- Promoting positive, pro-democracy narratives. Hostile operators have successfully convinced many that the darker aspects of democracy — money-driven politics, the pervasiveness of pornography, even the occasional election of neo-Nazis to parliament — are somehow part of democracy’s nature. The Western message cannot be a one-sided defense of democracy, since black-and-white messages are the surest sign of real propaganda. Rather, the campaign should assert that democracy is the best system on balance. It is the only system that has built societies that are both prosperous and free.
Campaigners must realize that many do not automatically gravitate toward democracy. Even when democratic governments are competent — not a given — democracy is an inherently complicated system. It is prone to unsatisfying compromises. It requires tolerance for speech that is not always popular. It asks citizens to actively participate in steering national life, rather than let someone else run the country while gaming the system to their personal advantage. There needs to be a convincing value proposition that democracy is worth the effort.
Funding for stepped-up democracy campaigning is not an unsurmountable problem. Governments and private foundations already spend millions of dollars a year on programs to build democracy. They would have to become comfortable with the mechanics of much larger-scale campaigning, as well as with actively battling democracy’s opponents in some situations. Western intellectuals sometimes have a hard time with the idea of combative messages, though growing polarization within Western countries has brought some of them to believe that bluntness has its uses.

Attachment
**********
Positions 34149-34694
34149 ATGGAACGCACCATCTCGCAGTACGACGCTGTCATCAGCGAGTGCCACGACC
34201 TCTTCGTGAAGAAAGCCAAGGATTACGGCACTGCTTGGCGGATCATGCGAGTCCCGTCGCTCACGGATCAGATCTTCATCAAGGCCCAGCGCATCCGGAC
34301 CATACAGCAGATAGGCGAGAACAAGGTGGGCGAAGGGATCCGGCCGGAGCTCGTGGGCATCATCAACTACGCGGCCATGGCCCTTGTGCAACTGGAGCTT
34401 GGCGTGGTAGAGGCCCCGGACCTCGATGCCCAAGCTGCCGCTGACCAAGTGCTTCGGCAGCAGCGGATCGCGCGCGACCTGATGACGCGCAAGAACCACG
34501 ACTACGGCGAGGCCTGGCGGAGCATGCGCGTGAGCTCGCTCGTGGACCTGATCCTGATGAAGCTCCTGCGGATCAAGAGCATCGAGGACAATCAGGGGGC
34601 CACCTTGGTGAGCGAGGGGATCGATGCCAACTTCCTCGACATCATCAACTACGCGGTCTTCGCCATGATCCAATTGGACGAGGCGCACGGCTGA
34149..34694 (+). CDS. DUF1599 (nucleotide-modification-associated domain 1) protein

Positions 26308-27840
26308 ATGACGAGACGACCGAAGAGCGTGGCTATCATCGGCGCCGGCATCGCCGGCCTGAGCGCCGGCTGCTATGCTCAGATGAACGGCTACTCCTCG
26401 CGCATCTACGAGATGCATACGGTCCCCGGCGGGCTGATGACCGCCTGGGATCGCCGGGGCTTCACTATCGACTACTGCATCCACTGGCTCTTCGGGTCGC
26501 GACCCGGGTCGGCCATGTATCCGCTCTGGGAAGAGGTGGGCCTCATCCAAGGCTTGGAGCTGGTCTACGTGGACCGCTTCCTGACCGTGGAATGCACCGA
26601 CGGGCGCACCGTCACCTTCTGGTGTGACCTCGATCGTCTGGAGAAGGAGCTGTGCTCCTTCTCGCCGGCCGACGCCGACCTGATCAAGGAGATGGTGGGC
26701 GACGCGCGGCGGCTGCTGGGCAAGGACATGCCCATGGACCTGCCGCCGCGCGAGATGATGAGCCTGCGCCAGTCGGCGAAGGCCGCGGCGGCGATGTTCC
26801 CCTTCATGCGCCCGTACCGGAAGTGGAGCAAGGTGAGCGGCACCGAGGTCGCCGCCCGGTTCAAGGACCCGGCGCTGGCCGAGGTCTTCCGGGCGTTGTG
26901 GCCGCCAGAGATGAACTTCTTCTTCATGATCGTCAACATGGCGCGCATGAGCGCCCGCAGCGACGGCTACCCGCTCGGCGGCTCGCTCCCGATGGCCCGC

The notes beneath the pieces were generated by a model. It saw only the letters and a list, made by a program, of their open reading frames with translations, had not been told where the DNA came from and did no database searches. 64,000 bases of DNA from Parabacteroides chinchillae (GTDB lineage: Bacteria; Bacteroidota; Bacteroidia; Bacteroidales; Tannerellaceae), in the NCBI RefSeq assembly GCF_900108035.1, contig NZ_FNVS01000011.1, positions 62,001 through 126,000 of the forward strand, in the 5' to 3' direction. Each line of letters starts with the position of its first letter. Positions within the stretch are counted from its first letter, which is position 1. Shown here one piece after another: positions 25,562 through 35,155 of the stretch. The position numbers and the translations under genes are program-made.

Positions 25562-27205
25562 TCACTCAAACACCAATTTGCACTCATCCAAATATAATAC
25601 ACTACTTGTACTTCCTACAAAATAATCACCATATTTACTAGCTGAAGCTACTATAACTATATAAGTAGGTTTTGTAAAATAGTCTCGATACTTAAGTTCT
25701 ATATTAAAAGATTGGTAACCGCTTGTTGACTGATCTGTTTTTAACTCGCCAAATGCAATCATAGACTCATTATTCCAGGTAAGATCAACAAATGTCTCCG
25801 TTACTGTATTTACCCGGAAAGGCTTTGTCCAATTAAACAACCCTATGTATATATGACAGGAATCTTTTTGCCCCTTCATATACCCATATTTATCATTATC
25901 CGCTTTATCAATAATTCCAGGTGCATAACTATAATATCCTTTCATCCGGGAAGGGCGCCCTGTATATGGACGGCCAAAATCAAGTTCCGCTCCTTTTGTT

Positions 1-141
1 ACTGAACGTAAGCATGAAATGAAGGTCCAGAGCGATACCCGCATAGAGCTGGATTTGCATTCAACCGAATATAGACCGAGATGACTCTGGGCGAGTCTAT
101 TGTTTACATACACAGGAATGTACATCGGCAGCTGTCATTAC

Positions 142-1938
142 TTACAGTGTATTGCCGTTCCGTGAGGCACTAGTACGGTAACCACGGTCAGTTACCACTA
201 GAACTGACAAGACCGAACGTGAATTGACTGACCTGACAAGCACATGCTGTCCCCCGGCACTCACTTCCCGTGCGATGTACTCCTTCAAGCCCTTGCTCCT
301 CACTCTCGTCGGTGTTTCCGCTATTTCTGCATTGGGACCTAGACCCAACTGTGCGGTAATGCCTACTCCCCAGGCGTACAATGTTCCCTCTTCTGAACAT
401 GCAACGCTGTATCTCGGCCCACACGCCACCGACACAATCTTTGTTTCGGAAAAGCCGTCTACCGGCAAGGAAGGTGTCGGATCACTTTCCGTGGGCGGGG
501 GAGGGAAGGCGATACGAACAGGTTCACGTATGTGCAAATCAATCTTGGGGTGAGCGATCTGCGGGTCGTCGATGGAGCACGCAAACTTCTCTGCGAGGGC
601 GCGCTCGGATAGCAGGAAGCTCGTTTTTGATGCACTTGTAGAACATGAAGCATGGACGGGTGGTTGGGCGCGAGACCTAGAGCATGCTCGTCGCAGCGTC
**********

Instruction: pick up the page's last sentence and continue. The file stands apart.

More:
Civil society groups will have to go beyond urban, educated populations, where they now expend much effort, to embrace rural citizens who often feel democratic and free-market trends threaten the stability of their way of life.
Democracy groups may also have to narrow their goals by prioritizing the fundamentals of the rules-based international system — freedom of speech, rule of law, an independent judiciary — over the “values agenda” that many democracy activists personally support. Tomáš Valášek of Carnegie Europe worries that the EU mixes its fundamental requirements for democracy in Central and Eastern Europe with demands that countries also legalize abortion and welcome immigrants. In doing so, he says, focus on democracy essentials can be lost.
A Western information offensive against Russia and its allies is certainly not without risks. It could lead to destructive disinformation from our side, or to Russian retaliation. If not done well, it could backfire in highly embarrassing ways. For Western policymakers the question is whether inaction risks other consequences that are more dangerous.
Thomas Kent, a senior fellow at the Jamestown Foundation, is completing a book on Russian information operations. He teaches at Columbia University’s Harriman Institute and is a former president of Radio Free Europe/Radio Liberty.
Correction: The text has been updated as of May 1, 2020 to reflect more completely the position of the ASP.